On Monday Robert Jovicic is set to be detained in Villawood detention centre to face imminent deportation to Serbia for his refusal to apply for Serbian citizenship. At least he thinks it’s Monday; he can’t seem to get an answer from the Department of Immigration and Citizenship.

DIAC is eager to promote its new culture of transparency and responsibility to its “clients.” Remember the slogan? “People are our business.”

The reforms began under Amanda Vanstone and her DIMIA team, and now newly minted Immigration Minister Kevin Andrews is leading the charge with the help of DIAC.

DIAC’s Client Service Charter reads:

Our work is underpinned by our guiding principle of “people our business”. We are committed to having well trained and supported staff and to developing and maintaining an open and accountable culture that is fair and reasonable in dealing with its clients.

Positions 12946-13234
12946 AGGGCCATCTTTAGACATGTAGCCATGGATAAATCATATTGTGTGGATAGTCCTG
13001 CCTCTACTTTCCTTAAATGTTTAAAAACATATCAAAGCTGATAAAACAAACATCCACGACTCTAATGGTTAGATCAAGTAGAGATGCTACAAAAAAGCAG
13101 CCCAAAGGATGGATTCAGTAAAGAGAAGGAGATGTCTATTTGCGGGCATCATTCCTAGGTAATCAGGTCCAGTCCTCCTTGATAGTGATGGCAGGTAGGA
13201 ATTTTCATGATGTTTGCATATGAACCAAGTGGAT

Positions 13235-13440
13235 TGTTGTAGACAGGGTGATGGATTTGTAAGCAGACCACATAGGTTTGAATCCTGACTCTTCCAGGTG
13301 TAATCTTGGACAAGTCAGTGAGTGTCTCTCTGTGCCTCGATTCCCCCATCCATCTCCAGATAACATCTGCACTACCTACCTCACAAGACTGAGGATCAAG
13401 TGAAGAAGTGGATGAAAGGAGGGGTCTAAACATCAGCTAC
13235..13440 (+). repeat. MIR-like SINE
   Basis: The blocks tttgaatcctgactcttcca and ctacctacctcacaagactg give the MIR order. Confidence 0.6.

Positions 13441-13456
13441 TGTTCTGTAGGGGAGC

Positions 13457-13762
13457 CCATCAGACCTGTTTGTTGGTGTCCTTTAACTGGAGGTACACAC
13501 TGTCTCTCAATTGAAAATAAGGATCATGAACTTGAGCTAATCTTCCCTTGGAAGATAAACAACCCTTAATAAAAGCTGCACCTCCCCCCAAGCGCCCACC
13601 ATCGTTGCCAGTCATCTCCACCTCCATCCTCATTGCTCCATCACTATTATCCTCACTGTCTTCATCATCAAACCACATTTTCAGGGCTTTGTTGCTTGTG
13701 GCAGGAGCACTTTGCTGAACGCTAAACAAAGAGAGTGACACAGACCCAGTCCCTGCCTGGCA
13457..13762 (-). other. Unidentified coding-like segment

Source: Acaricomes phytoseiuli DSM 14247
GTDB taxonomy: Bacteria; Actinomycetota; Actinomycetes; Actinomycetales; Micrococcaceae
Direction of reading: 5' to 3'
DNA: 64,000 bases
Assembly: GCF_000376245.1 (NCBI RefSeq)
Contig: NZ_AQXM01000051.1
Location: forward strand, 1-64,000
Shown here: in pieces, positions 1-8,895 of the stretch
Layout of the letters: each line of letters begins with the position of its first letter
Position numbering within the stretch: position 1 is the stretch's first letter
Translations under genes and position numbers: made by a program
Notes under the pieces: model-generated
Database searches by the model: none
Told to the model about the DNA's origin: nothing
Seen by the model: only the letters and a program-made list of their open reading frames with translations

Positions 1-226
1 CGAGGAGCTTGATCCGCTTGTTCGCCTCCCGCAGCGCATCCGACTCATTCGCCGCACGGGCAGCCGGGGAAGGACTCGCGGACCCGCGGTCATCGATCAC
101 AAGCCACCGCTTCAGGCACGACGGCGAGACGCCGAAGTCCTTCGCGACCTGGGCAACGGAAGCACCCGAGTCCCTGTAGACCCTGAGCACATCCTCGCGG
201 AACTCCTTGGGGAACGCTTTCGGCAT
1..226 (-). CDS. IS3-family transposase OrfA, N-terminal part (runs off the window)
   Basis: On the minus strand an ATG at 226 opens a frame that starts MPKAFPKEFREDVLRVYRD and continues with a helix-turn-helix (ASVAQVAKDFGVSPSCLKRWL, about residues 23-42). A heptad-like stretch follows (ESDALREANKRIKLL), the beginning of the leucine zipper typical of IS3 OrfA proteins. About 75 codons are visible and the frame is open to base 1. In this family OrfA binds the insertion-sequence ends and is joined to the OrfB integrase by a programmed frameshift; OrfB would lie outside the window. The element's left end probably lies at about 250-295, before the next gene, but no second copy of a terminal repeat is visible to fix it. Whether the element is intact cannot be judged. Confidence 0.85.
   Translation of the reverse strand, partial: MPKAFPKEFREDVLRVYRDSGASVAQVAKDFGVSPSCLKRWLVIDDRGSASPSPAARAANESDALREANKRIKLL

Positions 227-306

But if Jovicic is a client, he wants his money back. The first correspondence from Vanstone to inform Jovicic of his February detainment upon failure to apply for Serbian citizenship landed in the letterbox on 27 December:

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A comprehensive follow up letter was sent in early January by a senior departmental official that seemed more in line with DIAC’s commitment to customer service:

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But Jovicic’s friend and spokesperson Ross Waraker told Crikey that he sent a letter on the 10th of January requesting an extension of time of at least six weeks while Jovicic sought clarification on his situation.

Despite following up the request with numerous phone calls, Waraker, and Jovicic, have yet to receive a response from anyone.

Last Sunday Jovicic was able to confirm that the department had received his request, but the information didn’t come from DIAC – he read about it in the paper.

“Help us help you”, says DIAC:

We are committed to service delivery that is timely, open and accountable, and responsive to your needs…

If you are detained, you can expect to be given information relating to your circumstances, personalised service which is lawful and humane, and to be kept informed about issues relevant to your detention.

Perhaps Jovicic should skip the charter, and head straight to the feedback section.

Peter Fray

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